Abstract: Glucocorticoids, namely dexamethasone, are prescribed during late gestation in pregnancies at risk of originating premature newborns, to promote fetal lung maturation. However, adverse early life events have been reported to induce long-lasting changes in the immune and central nervous systems. The accumulating evidence on bidirectional interactions between both systems in psychiatric disorders like depression, prompted us to further investigate the long-term impact of prenatal dexamethasone administration in depressive-like behavior, the immune system and in the ability to mount an immune response to acute infection. The adult male offspring of pregnant dams treated with dexamethasone present depressive-like behavior concomitant with a decrease in CD8+ T lymphocytes and an increase in B and CD4+ regulatory T cells. This is accompanied by lower levels of serum interleukin-6 (IL-6) and IL-10. Despite of these differences, when spleen cells are stimulated, in vitro, with lipopolysaccharide, those from adult rats prenatally treated with dexamethasone display a stronger pro-inflammatory cytokine response. However, this immune system profile does not hamper the ability of rats prenatally treated with dexamethasone to respond to acute infection by Listeria monocytogenes. Of notice, L. monocytogenes infection triggers depressive-like behavior in control animals but does not worsen that already present in dexamethasone-treated animals. In summary, prenatal administration of dexamethasone has long-lasting effects on the immune system and on behavior, which are not further aggravated by acute infection with L. monocytogenes.
Telephone-based screening tools for mild cognitive impairment and dementia in aging studies: a review of validated instruments
Teresa C. Castanho,Joana A. Palha,Nuno Sousa,Nadine C. Santos
Frontiers in Aging Neuroscience , 2014, DOI: 10.3389/fnagi.2014.00016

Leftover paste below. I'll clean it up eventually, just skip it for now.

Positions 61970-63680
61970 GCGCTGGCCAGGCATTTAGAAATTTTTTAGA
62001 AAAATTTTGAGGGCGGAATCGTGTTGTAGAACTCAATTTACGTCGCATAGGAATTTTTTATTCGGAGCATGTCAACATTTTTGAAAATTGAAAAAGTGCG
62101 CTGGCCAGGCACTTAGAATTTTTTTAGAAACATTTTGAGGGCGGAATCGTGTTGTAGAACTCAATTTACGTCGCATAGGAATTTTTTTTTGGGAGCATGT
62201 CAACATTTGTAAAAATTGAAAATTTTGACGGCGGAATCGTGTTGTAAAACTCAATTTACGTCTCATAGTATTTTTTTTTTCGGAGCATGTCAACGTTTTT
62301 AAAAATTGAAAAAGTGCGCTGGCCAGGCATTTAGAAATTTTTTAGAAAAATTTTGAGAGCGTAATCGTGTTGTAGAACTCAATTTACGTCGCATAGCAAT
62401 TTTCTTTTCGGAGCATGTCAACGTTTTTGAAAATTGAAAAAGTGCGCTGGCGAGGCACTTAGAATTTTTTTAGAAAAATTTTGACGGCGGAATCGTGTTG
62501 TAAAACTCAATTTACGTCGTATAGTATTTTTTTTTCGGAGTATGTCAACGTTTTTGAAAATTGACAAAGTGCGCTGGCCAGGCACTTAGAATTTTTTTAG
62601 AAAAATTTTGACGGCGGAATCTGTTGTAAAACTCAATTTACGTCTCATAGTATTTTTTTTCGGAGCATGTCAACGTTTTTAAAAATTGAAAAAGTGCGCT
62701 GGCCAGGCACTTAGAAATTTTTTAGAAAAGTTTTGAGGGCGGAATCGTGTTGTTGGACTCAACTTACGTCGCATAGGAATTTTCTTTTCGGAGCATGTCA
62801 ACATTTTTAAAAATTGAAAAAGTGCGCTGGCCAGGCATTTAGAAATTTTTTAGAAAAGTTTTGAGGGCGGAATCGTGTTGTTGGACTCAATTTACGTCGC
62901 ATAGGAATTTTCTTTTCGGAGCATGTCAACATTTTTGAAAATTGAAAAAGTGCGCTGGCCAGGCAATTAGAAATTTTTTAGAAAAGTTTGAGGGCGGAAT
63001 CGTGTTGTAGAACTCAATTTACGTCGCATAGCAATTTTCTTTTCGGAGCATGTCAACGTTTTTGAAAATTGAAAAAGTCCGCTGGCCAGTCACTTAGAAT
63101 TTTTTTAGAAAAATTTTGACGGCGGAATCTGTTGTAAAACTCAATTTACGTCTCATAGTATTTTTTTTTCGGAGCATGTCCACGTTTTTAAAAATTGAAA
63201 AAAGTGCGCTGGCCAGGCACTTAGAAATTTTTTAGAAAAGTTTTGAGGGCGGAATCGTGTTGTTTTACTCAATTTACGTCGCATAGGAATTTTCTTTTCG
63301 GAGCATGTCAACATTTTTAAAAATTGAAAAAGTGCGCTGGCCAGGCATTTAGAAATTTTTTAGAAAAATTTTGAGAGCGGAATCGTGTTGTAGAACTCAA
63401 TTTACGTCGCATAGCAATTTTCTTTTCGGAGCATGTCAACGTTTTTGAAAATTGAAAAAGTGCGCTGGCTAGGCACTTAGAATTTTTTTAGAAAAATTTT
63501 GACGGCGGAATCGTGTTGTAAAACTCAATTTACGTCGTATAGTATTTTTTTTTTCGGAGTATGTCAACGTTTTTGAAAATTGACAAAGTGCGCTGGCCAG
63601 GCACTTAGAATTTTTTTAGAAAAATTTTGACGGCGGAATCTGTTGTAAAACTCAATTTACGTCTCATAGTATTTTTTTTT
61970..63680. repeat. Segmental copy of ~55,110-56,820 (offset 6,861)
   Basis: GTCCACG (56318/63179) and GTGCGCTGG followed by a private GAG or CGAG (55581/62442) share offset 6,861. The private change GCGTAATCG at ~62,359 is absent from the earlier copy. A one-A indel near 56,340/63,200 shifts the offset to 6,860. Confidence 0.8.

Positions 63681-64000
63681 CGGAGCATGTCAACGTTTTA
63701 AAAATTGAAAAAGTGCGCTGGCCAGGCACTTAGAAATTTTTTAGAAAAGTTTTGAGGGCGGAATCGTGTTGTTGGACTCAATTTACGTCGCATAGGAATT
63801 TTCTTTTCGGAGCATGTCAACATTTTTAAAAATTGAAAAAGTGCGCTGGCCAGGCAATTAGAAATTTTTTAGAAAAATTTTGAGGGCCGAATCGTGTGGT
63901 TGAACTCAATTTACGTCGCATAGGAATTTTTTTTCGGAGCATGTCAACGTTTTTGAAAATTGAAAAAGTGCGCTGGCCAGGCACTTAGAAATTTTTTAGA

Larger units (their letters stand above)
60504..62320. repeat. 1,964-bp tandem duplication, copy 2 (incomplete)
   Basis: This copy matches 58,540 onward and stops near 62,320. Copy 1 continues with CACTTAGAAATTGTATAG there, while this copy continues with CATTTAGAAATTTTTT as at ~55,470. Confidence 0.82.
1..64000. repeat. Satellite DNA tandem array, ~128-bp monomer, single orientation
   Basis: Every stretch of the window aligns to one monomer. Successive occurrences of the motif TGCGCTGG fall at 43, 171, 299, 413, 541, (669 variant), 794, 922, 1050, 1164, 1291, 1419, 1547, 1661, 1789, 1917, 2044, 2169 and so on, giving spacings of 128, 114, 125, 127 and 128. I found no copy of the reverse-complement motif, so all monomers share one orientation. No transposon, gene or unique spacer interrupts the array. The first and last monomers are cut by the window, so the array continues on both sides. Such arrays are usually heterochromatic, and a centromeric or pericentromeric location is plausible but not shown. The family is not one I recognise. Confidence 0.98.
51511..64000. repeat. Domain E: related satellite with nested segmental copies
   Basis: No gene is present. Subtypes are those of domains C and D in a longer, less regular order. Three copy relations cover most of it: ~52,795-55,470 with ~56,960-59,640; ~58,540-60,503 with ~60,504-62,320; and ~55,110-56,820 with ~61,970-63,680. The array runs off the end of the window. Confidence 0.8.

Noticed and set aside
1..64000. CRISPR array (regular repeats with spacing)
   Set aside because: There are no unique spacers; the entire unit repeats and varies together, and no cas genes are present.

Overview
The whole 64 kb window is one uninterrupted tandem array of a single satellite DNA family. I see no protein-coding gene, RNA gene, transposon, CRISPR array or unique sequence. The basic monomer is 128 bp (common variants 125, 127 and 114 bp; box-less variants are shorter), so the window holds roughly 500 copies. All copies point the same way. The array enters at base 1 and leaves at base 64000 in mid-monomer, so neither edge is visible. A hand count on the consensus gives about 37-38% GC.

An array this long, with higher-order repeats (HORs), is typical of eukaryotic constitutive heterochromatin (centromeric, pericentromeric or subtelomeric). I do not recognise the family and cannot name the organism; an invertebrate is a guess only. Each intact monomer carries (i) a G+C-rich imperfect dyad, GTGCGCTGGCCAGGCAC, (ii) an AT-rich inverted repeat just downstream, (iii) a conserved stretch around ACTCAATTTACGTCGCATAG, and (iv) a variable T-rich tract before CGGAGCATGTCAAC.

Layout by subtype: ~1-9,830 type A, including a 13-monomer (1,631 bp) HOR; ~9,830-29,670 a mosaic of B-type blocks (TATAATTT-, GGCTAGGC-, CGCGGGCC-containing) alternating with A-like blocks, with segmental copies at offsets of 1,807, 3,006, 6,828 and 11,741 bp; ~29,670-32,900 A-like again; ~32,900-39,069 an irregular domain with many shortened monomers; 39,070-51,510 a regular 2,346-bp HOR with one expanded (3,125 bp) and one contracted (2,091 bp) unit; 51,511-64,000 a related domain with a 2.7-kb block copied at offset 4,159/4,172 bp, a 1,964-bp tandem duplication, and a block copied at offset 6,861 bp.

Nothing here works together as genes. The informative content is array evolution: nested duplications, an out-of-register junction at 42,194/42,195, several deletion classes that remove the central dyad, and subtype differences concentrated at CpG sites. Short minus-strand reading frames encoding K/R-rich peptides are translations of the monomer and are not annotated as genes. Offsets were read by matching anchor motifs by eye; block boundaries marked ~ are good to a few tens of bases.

Abstract: The decline of cognitive function in old age is a great challenge for modern society. The simultaneous increase in dementia and other neurodegenerative diseases justifies a growing need for accurate and valid cognitive assessment instruments. Although in-person testing is considered the most effective and preferred administration mode of assessment, it can pose not only a research difficulty in reaching large and diverse population samples, but it may also limit the assessment and follow-up of individuals with either physical or health limitations or reduced motivation. Therefore, telephone-based cognitive screening instruments can be an alternative and attractive strategy to in-person assessments. In order to give a current view of the state of the art of telephone-based tools for cognitive assessment in aging, this review highlights some of the existing instruments with particular focus on data validation, cognitive domains assessed, administration time and instrument limitations and advantages. From the review of the literature, performed using the databases EBSCO, Science Direct and PubMed, it was possible to verify that while telephone-based tools are useful in research and clinical practice, providing a promising approach, the methodologies still need refinement in the validation steps, including comparison with either single instruments or neurocognitive test batteries, to improve specificity and sensitivity to validly detect subtle changes in cognition that may precede cognitive impairment.